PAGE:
In February 1937, with three months to completion, only one worker had died on the Golden Gate Bridge construction project. That was a stunning number when at the time, the norm was one death for every $1 million of cost -- the Golden Gate was a $35 million project.
"Joseph Strauss was the chief engineer, had built a number of bridges, he was a safety nut," USF Professor Charles Fracchia said.
Fracchia is a professor of humanities at USF and founder of the San Francisco Historical Society. He says Strauss insisted on a number of safety precautions, including harnesses and hard hats, an innovation at the time.
"Men were not very compliant with that; he fined men who did not wear hard hats," Fracchia said.
Strauss also spent $125,000, a huge sum of money at the time, on a safety net to catch workers in a fall. That net saved the lives of 19 men, who later formed the Half-Way to Hell club.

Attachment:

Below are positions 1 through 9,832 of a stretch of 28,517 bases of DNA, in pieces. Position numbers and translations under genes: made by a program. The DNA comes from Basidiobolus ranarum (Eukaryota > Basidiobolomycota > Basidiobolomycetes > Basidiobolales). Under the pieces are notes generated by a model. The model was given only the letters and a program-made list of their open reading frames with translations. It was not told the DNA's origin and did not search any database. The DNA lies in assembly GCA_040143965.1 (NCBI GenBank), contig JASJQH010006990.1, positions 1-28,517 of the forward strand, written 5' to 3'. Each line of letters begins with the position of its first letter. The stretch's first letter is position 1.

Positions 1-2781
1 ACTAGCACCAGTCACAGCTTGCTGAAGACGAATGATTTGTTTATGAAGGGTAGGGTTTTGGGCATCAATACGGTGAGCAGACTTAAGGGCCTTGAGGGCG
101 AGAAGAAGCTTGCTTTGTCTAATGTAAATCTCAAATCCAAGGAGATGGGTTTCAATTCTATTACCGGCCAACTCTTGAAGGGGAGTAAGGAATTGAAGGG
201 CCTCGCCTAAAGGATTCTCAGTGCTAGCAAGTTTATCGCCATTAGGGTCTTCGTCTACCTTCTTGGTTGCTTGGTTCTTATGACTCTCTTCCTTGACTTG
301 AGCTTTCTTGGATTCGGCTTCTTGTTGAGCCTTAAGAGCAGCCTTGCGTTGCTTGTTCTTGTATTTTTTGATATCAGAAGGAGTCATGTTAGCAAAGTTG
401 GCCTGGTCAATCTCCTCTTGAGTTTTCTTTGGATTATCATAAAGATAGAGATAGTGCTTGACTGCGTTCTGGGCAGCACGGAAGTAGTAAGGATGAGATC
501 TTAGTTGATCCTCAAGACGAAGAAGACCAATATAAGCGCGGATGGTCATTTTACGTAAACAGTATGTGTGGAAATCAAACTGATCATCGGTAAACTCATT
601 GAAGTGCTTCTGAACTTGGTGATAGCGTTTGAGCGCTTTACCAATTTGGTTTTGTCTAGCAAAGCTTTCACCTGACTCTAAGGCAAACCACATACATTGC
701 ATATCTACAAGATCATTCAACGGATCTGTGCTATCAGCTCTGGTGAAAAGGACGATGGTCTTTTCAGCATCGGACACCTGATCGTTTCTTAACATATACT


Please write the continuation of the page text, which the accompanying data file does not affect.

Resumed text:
But on Feb. 17, 1937 a heavy section of scaffolding holding 12 men crashed into the net and shredded it.
"There were 13 men affected by this. One man hung onto a beam with his pipe still in his mouth by the way, until the rescued him. Twelve plunged into the bay, two were saved, 10 died," Fracchia said.
Those 10, and the one who died the year before, are commemorated with a plaque on the bridge's western sidewalk.
Today the now iconic bridge stands as the ultimate monument to all the workers who had a hand in building it.